There is, however, a noticeable gap between rhetoric and action. In the case of Chad, one of the few countries seeking debt restructuring under the G20 Common Framework (see Dispatch Annuals 2020), the IMF managing director expressed confidence that debt restructuring could be completed by the end of the year, but progress has been glacial. On 13 October, the creditor committee for Chad, composed of G20 members China, France, India and Saudi Arabia, stated that the African country did not need debt relief at the moment given the surge in oil prices, committing to reconvene if a financing gap was identified. Chad’s finance and budget minister Tahir Hamid Nguilin said he regretted the decision not to provide debt relief now, given Chad’s current challenges including the food crisis, floods and a political transition. The outcome of the G20 Creditor Committee puts Chad in a trade-off between debt and climate goals where the country is effectively forced to continue extracting natural resources to be able to pay back its debt.
Unfortunately, this is not an isolated case of inadequate attempts to build financial resilience through instruments of debt restructuring and reallocation of SDRs. The IMF has been struggling to operationalise the Resilience and Sustainability Trust (RST), the fund’s first-ever facility to reallocate SDRs and provide long-term funding to help members deal with structural challenges (see Observer Spring 2022), due in part to donor state legislation involved in the reallocation. The IMF’s Executive Board approved the establishment of the RST in April 2022 and ahead of the Annuals, Managing Director Kristalina Georgieva expressed confidence in obtaining over $40 bn in contributions. However, during Annuals she announced that only $20 billion in contributions had been made available by G20 member states Australia, Canada, China, Germany, Japan and Spain. Further financial support is expected to be available in early 2023, over 1.5 years after the allocation of SDRs to help countries cope with the pandemic. States in the Global North have also dragged their feet in regard to the promised $100 billion annual financing for climate transition, the implementation of which has also been characterized by underfunding and a lack of transparency and accountability (see Observer Spring 2022).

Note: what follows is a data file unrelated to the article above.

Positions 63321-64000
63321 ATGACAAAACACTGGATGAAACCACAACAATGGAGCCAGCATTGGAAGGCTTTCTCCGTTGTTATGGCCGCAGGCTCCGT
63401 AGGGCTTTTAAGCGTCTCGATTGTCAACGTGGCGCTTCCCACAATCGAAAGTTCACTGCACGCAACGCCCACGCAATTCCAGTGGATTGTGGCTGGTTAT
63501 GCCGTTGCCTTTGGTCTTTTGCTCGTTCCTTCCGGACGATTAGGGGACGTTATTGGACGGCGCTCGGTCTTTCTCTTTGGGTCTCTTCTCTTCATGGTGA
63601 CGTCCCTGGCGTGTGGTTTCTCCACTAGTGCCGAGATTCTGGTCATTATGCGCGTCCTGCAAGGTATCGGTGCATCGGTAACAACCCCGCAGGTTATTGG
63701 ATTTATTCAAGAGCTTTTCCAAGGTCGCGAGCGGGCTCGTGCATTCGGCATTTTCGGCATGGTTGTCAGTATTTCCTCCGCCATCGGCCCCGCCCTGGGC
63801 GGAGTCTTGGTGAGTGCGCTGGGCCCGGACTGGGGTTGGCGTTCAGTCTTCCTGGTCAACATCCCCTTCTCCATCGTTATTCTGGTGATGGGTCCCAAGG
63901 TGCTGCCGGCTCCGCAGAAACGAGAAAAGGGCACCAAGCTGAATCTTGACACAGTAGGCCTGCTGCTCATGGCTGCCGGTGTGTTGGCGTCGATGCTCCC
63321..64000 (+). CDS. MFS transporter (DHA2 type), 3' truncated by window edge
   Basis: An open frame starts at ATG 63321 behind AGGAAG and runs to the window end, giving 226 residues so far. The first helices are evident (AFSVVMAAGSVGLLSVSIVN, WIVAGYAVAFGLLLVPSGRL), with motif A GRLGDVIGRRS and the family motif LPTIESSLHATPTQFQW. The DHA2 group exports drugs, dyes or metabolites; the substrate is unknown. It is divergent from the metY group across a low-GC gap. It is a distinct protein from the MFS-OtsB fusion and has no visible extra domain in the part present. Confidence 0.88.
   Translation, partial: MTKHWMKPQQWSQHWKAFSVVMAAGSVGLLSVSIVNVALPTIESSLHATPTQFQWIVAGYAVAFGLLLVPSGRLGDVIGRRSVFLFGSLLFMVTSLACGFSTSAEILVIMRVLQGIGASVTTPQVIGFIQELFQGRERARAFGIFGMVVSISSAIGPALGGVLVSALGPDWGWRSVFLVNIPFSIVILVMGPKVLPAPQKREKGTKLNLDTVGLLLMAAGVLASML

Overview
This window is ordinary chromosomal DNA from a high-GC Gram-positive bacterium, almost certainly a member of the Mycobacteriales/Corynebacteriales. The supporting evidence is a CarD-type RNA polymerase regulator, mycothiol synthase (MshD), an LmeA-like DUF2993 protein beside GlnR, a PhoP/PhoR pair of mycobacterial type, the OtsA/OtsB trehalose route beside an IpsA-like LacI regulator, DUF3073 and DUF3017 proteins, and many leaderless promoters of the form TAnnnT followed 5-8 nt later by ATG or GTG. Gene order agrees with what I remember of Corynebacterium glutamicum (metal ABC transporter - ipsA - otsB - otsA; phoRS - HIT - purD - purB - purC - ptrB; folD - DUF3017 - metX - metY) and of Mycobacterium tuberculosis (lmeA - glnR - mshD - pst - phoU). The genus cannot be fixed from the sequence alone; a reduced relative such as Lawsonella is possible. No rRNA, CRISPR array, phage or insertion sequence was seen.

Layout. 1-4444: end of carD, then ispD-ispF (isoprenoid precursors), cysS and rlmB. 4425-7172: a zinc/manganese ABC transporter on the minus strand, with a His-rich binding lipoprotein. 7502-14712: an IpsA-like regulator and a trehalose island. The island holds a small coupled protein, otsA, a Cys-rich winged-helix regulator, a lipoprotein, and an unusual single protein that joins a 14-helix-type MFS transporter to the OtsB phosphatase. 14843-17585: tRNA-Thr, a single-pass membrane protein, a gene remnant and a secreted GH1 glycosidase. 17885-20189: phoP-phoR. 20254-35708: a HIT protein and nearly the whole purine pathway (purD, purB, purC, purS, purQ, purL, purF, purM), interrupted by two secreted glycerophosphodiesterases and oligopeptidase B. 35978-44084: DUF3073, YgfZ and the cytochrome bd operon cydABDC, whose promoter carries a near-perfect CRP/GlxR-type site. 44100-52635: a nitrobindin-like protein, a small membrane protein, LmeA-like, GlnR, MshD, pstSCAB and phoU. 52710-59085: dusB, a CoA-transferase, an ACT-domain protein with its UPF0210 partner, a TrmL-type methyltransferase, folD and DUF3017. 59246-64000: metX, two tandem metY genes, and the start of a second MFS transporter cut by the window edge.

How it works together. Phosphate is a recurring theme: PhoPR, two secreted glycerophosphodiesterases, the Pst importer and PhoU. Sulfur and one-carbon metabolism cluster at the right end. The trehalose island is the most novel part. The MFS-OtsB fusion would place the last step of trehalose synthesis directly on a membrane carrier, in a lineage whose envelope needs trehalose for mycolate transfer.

No reform of the flawed global financial architecture on the horizon
During the G20 press briefing, Perry Warjiyo, the Governor of the Bank of Indonesia stated that “the G20 will continue progressing the discussion” on revising the IMF quota formula, an important step toward addressing the serious structural challenges the global economy currently faces (see Observer Autumn 2022). The G24 group of developing countries, which shares some membership with the G20, has already issued a joint statement during Annuals calling for the quota formula to be revised by “increasing the weight of the GDP blend” and “shifting quota resources from advanced countries to emerging markets and developing economies to reflect their growing weight in the global economy” while “protecting the shares of the PRGT-eligible members”. This indicates the gulf in ambitions between advanced economies and emerging markets for the upcoming quota review (see Observer Autumn 2022). The last quota increase, which took effect in 2016 after a five-year delay in the ratification of the 14th Quota Review by the United States Congress, doubled the IMF’s quota resources with only minor changes in its voting and quota structures, but was based on economic data from 2008, reflecting economic realities that are now out of date.